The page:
I can’t have been the only person to have imagined a modern adaptation of Sophocles’ ‘Antigone’ where Antigone is a BLM activist working against a dystopian ‘Trump’ style presidency?
Or maybe I am, and my A Level combination of Theatre Studies and Classical Civilisation is getting to me again…
After seeing Glenda Jackson in the excellent production of King Lear on the West End, I have once again become immersed in the theatre and acting. This is not a sensible way for my mind to wander. You see, the problem isn’t that I am an especially bad actress, the problem is that I’m not an overwhelmingly excellent one. When I put that pipe-dream to one side, all that I am left with is either script-writing, tech, music, or directing.
I like tech, I just find it hard to pay attention to what is happening onstage, it’s a lot of pressure for a really rather under-appreciated part, and I just don’t really want to. And I absolutely love music, but my talent is limited to singing in the choir and occasionally sawing away at my friends’ violins when they’re not looking. I failed my ABRSM Grade One singing, suffice to say, it might not be the best direction for me to extend my talents in.
Directing is plausible, as it gets credit, attention, and is very involved in theatre. The only problem is that it involves speaking to a very intimate crowd of people, trying to convey the nature of your dramatic ideologies in as simplistic a way as possible. Just the thought makes me feel uncomfortable, as an archetypal INFP, I am not one for really putting myself out there for criticism. Sometimes I cry at my homework marks, so I feel that being a director might stress me out more than it would make me happy. As a producer of my house play, I can testify that the process is both exhausting and exhilarating, a combination of words that I never thought I would associate with directing a group of eleven to fifteen-year-olds.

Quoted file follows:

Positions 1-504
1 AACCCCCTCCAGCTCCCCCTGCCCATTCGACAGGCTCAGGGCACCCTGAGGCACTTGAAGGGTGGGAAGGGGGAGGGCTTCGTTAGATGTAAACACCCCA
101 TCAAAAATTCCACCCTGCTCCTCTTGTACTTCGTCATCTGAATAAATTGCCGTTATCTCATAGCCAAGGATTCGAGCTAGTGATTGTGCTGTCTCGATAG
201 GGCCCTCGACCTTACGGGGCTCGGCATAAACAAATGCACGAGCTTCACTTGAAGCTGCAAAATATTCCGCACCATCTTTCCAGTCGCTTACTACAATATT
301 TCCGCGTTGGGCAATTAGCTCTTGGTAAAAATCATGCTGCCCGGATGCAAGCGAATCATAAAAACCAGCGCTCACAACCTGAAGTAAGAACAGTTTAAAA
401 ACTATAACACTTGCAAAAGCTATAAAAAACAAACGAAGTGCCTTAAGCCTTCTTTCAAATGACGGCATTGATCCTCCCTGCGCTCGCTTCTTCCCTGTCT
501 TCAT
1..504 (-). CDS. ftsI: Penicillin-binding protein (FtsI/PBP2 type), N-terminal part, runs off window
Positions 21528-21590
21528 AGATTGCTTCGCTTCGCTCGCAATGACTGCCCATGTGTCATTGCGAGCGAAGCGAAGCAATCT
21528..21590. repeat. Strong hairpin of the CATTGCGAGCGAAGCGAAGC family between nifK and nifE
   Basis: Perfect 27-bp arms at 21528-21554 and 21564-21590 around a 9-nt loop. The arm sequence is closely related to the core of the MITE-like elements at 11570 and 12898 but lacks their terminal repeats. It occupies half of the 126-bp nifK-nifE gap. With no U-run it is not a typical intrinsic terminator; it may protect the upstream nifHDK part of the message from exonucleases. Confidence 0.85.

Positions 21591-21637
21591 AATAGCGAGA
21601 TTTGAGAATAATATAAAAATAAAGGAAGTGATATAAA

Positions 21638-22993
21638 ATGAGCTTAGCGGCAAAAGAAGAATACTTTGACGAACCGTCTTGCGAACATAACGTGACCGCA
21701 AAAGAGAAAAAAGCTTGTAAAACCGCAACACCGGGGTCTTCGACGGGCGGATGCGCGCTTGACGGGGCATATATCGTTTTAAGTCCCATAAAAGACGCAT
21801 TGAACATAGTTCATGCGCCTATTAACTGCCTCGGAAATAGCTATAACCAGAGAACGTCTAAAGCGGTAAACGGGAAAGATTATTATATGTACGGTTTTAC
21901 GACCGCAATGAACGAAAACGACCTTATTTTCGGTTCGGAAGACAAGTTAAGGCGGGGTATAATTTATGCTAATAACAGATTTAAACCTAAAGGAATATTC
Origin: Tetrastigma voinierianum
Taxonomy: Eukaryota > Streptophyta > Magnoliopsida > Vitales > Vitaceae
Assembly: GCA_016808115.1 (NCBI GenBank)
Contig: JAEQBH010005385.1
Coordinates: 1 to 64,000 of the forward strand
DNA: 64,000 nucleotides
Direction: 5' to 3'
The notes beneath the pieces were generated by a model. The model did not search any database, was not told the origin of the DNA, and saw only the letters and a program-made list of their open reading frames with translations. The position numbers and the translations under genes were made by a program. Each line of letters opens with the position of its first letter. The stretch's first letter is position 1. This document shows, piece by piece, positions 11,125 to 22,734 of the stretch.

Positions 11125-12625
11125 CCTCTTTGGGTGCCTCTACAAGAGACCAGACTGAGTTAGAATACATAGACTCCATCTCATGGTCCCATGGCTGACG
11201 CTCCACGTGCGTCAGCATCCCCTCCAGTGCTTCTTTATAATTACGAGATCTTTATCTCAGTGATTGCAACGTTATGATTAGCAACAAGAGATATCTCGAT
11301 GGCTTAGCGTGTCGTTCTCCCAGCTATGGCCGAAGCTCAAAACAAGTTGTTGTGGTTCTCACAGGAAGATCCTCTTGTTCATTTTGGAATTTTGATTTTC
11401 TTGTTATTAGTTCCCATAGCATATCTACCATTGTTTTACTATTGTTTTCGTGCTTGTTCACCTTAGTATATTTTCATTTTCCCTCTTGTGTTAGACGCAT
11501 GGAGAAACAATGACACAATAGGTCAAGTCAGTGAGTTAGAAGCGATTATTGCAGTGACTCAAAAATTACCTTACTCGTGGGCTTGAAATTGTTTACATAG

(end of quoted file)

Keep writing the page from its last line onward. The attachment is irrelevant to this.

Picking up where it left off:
And finally, bringing me onto my idea for ‘Antigone’, scriptwriting. That should have been the obvious choice based on my talents, although I rarely write scripts. This idea though, it just stuck with me. I have not updated this blog since the election, and it will take more than a comparison to a tyrannical king for me to truly express my disappointment with the results. Nonetheless, I feel that Antigone is more relevant than ever in the light of the news.
It is a tragedy, yes, but one that has a deeper meaning. Antigone stood up for what she believed in, despite the fact that King Creon forbade it and marked the penalty as death. She knew what she was getting herself into but still followed through with her plan, and she managed to succeed. Against the odds, she delivered the rites to her brother and secured him safe passage to the underworld. As a modern reader, it can seem that she threw her life away over nothing, after all, her brother was dead so it wasn’t like he minded. On the other hand, to an ancient audience, this would have been the worst thing that could happen to a person’s body, as if they weren’t given their rights and buried then they would never rest and go to the underworld. In this way, Antigone saw it as a moral obligation for her to bury her brother, despite the danger to herself.
I suppose the lesson that we should take from ‘Antigone’ is that we should stand up for our beliefs, no matter what the state says is the right thing to do. When people can make a positive impact on the lives of other people then there will be some good in the world, no matter how dire the situation may seem. We should believe in our power to change the course of the future and take action, even if we don’t know if we’ll succeed.
Sometimes the way that the world seems to be going can seem quite worrying, and as a minor it is frustrating that my voice counts for very little. It’s easy for one to feel like a victim of the system, one of the many politically minded teenagers who hold many ideas but have no power to enact them. However, in my opinion the most important message in Sophocles’ play is not just that there was a girl who died because she wanted to bury her brother, it’s that there was a young woman who took her life into her own hands and not only buried him once, but twice, in clear defiance of the status quo. If a two-thousand-five-hundred year-old play can tell to stand up for our beliefs, then it is clear that it is a message that can last.
To quote Robert Bolton, ‘a belief is not merely an idea that the mind possesses, it’s an idea that possesses the mind’. Everyone believes in different things, and that is fine. It’s only when people attempt to force their own feelings onto us that there is a problem. If everyone was as peaceful and strong-minded as Antigone, then the world would be a much more harmonious place.
The change doesn’t start with everything else, the change starts with us.